ZACC 37
Date of Hearing: 14 May 2019
Judgement Date: 09 October 2019
Post Judgment Media Summary
The following explanatory note is provided to assist the media in reporting this case and is not binding on the Constitutional Court or any member of the Court.
On Wednesday, 9 October 2019 at 10h00, the Constitutional Court handed down judgment in an application for confirmation of an order by the High Court of South Africa, KwaZulu-Natal Local Division, Durban, declaring section 58A(4) of the South African Schools Act 84 of 1996 (Schools Act) constitutionally invalid. Kenmont School and the Kenmont School Governing Body (school respondents) applied for leave to appeal against the judgment of the High Court.
The applicant, Mr Deverajh Moodley, successfully challenged the admission policy of Kenmont School in the High Court which ordered the school respondents to pay his legal costs. The school respondents took the matter on appeal to the Supreme Court of Appeal, which dismissed the appeal and, like the High Court, made a costs order in favour of the applicant.
The applicant’s taxed bill of costs amounted close to R600 000, excluding interest. After unsuccessfully seeking satisfaction of his costs award from the school respondents, the applicant obtained a warrant of execution against the school and attached the school’s bank account as well as a motor vehicle belonging to the school. The school respondents approached the High Court, on an urgent basis, seeking a court order setting aside the warrant of execution and subsequent attachment of its property. The school respondents relied on section 58A(4) of the Schools Act, which protects the assets of public schools from attachment as a result of any legal action taken against the school. The applicant filed a counter-application seeking, among others, an order declaring section 58A(4) of the Schools Act unconstitutional. The High Court granted the applicant’s counter-application and declared the section constitutionally invalid.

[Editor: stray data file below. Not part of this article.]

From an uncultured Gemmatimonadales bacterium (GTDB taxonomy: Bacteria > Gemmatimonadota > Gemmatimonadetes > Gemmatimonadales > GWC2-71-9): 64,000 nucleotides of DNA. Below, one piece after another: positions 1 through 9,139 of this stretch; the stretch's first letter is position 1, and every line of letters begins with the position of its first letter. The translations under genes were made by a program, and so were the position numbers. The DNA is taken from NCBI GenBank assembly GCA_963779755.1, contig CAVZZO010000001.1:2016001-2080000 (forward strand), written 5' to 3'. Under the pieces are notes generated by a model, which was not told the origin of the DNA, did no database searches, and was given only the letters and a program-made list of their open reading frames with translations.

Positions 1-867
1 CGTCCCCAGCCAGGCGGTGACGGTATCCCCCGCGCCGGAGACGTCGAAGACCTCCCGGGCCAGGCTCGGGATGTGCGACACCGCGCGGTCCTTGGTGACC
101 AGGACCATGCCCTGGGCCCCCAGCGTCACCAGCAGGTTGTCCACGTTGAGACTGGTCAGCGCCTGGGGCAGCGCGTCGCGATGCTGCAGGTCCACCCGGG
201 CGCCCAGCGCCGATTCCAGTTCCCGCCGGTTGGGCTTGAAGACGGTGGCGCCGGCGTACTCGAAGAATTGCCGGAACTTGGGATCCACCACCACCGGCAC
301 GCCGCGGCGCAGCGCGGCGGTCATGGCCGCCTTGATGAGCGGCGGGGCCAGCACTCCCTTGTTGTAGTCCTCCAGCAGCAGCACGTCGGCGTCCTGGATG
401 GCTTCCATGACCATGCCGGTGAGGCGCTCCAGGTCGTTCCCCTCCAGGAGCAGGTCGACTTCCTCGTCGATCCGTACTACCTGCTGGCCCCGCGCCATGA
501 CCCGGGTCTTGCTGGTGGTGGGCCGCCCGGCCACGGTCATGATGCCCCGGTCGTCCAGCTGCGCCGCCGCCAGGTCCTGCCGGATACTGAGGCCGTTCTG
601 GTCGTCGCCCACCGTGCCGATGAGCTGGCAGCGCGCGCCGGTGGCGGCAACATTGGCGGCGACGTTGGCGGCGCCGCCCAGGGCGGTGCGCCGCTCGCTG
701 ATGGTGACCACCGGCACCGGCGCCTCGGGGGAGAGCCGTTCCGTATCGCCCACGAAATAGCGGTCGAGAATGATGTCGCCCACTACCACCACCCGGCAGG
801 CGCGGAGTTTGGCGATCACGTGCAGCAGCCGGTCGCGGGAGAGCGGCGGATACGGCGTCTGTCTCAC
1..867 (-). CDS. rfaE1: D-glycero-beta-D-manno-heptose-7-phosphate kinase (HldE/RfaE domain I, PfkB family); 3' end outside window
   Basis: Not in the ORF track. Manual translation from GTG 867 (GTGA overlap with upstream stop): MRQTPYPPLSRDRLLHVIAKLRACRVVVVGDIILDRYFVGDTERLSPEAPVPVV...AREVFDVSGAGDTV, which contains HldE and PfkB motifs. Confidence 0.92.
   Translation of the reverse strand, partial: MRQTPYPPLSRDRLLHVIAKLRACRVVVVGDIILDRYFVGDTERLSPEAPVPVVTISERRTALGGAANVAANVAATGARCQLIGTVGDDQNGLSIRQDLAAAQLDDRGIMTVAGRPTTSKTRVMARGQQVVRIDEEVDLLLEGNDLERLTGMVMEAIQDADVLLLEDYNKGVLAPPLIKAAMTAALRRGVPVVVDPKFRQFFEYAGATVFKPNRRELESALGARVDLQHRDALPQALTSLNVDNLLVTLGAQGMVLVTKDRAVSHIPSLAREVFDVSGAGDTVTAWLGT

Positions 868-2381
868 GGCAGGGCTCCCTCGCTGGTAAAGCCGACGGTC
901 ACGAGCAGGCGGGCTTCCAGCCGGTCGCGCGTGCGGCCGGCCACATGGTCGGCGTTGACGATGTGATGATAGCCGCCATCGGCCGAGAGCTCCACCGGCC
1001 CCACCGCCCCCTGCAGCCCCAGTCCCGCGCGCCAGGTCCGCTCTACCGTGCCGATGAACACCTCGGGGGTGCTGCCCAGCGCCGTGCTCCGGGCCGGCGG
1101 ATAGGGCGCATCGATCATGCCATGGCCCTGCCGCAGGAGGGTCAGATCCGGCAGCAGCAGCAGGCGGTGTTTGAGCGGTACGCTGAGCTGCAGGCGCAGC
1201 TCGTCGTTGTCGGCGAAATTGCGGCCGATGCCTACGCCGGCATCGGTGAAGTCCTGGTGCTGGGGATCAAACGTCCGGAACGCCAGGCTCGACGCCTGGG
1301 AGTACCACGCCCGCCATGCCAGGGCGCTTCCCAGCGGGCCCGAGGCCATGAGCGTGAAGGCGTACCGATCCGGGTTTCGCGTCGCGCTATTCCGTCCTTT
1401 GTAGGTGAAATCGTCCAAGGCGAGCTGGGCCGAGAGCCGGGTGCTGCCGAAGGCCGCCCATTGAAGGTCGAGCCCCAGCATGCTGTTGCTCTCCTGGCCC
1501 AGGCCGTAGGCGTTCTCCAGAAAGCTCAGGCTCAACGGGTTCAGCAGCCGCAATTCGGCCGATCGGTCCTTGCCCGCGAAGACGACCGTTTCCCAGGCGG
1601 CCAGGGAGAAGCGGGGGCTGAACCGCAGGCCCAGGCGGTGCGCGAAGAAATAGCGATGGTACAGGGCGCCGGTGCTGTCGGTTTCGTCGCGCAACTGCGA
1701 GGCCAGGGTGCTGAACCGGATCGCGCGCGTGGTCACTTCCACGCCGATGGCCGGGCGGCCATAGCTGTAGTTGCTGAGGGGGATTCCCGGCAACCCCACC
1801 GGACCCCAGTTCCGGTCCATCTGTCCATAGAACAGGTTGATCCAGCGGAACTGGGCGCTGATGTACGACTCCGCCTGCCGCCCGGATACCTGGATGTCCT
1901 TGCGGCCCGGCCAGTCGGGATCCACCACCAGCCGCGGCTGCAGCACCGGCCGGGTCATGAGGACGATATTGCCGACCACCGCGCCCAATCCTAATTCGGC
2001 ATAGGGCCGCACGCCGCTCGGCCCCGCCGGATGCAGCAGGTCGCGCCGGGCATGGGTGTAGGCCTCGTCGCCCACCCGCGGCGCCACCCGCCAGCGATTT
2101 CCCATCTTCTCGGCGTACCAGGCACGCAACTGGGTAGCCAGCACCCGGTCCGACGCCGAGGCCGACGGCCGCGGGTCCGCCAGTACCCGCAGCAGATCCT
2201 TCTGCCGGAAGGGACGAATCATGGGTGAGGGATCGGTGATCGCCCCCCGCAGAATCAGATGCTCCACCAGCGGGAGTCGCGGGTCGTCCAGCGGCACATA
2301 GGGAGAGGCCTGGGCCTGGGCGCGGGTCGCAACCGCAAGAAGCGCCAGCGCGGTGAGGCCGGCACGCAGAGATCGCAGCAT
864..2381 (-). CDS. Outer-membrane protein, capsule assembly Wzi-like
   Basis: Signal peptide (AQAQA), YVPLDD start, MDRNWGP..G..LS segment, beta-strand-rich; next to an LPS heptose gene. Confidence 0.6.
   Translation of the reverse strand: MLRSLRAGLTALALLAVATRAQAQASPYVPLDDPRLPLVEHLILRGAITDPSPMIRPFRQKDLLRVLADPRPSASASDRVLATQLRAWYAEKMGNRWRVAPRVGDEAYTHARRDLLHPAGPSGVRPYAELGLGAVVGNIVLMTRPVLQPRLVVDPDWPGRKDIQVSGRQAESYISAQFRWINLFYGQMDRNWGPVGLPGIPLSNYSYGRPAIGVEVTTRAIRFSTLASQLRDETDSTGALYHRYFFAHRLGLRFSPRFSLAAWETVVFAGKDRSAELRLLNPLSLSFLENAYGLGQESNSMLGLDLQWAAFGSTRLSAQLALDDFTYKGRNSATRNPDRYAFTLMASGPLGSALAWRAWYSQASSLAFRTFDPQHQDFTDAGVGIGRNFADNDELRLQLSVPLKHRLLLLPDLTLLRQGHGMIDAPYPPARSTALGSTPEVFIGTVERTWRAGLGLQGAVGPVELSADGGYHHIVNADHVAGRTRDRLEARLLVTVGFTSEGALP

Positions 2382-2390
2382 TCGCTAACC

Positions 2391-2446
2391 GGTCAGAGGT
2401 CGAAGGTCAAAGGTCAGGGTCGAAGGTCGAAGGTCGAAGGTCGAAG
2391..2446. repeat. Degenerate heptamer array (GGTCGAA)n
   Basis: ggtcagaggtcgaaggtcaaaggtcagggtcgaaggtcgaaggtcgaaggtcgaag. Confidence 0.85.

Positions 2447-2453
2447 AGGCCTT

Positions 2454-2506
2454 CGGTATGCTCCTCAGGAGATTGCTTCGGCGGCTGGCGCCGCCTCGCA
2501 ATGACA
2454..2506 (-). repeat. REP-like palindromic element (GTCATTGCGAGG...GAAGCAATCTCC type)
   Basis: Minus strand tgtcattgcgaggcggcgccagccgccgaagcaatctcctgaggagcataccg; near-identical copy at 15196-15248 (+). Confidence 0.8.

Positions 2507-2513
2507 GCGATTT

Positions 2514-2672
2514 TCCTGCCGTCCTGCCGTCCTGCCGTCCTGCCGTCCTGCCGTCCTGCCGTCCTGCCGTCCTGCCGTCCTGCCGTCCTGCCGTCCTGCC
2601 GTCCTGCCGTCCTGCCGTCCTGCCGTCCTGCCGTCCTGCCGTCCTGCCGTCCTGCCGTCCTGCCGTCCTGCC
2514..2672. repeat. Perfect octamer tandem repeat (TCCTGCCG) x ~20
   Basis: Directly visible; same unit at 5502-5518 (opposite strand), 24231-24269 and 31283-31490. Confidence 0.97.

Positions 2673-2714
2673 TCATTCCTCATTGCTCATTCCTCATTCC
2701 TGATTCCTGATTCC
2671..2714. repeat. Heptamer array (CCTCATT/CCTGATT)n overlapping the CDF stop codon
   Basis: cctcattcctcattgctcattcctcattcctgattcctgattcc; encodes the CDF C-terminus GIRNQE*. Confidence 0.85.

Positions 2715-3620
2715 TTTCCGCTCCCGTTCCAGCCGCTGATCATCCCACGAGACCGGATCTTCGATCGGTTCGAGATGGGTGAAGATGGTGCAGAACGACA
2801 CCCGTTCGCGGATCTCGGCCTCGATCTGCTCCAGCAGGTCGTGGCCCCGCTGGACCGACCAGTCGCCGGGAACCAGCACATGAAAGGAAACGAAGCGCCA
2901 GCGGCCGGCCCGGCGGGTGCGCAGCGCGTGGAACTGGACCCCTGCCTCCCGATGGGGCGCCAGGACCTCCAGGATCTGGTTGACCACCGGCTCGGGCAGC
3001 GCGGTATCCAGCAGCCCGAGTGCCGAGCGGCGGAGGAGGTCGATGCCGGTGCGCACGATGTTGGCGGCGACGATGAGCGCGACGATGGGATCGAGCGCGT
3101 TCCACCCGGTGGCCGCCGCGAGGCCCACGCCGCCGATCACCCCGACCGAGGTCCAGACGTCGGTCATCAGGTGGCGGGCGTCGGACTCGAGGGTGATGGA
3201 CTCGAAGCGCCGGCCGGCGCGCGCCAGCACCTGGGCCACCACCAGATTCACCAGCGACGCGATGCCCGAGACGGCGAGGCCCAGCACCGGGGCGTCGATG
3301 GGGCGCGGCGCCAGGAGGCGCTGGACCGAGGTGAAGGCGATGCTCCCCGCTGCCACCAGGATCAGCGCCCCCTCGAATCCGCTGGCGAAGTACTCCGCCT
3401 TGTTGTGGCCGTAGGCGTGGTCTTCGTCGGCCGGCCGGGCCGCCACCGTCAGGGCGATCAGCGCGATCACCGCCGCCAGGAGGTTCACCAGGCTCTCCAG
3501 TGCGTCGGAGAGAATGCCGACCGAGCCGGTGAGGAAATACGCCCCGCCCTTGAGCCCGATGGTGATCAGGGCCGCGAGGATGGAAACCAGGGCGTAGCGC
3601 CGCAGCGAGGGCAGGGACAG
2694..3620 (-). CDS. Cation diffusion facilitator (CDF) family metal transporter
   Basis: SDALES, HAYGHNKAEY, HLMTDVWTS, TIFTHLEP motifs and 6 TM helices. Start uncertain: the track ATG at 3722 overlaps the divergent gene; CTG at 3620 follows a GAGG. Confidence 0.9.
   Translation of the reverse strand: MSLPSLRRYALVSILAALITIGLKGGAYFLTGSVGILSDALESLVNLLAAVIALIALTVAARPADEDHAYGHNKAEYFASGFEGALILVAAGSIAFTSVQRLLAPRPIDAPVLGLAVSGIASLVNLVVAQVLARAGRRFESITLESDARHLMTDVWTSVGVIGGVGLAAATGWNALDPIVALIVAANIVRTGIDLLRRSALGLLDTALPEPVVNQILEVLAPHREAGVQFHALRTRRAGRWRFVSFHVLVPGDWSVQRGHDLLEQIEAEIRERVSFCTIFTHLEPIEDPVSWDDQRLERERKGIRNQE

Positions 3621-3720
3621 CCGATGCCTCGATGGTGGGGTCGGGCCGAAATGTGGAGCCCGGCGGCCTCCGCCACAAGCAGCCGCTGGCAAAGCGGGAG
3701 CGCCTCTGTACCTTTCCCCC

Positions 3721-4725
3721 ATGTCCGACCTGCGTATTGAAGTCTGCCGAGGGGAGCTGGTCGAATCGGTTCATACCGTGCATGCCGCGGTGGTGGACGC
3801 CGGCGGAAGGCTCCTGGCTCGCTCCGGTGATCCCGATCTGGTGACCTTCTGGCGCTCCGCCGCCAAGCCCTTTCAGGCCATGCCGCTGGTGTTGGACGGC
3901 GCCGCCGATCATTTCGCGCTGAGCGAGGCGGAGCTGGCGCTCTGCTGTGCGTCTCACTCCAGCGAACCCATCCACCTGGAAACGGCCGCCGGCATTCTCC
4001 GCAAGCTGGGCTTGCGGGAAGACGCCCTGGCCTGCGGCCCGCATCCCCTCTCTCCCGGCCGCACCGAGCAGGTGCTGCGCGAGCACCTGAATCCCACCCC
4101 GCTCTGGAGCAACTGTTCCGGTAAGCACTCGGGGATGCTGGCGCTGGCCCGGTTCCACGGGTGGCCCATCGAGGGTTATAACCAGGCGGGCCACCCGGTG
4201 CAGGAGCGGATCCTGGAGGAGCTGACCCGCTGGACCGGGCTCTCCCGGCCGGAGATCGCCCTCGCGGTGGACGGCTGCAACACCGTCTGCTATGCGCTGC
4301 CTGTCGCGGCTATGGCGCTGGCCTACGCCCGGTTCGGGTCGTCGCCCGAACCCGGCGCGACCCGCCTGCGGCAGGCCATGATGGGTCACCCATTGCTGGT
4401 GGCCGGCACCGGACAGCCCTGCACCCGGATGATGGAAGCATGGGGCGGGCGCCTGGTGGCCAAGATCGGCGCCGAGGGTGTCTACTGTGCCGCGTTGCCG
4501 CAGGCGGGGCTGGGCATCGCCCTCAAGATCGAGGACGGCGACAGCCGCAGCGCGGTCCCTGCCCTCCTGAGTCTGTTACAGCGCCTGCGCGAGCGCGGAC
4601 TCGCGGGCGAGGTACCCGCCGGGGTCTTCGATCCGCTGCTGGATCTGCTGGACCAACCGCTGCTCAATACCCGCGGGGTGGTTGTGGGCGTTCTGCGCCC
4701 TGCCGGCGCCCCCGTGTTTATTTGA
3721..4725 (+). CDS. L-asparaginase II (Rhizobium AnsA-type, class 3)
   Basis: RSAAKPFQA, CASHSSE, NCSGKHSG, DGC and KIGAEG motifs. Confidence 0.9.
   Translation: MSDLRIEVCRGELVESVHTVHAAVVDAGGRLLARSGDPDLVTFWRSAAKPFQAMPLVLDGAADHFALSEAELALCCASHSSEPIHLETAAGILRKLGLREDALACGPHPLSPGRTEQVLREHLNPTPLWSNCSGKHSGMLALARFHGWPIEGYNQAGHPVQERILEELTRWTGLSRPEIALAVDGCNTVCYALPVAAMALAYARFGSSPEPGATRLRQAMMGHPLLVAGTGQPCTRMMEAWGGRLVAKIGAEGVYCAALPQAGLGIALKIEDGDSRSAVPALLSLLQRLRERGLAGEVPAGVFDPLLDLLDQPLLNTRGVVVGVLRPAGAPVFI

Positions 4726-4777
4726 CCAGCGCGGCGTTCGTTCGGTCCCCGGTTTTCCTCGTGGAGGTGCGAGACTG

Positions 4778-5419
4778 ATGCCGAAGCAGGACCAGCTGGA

The applicant then approached the Constitutional Court for confirmation of the declaration of invalidity. He contended that the differential treatment of a public school with regard to the attachment of assets to satisfy a judgment debt infringes his right to equality in contravention of section 9(1) of the Constitution and that his inability to derive a benefit from the favourable costs order constitutes a violation of his section 10 right to dignity. In their appeal against the confirmation, the school respondents argued that under section 60(1) of the Schools Act, the State is liable for any delictual or contractual damage or loss resulting from a school activity. On their interpretation, that meant the State, and not the school, was liable for the applicant’s costs. Therefore the applicant had redress under this section and his section 9(1) right was not infringed. The school respondents further argued that section 58A(4) read with section 60(1) of the Schools Act upholds the right to education. Thus it was not necessary to have section 58A(4) declared constitutionally invalid.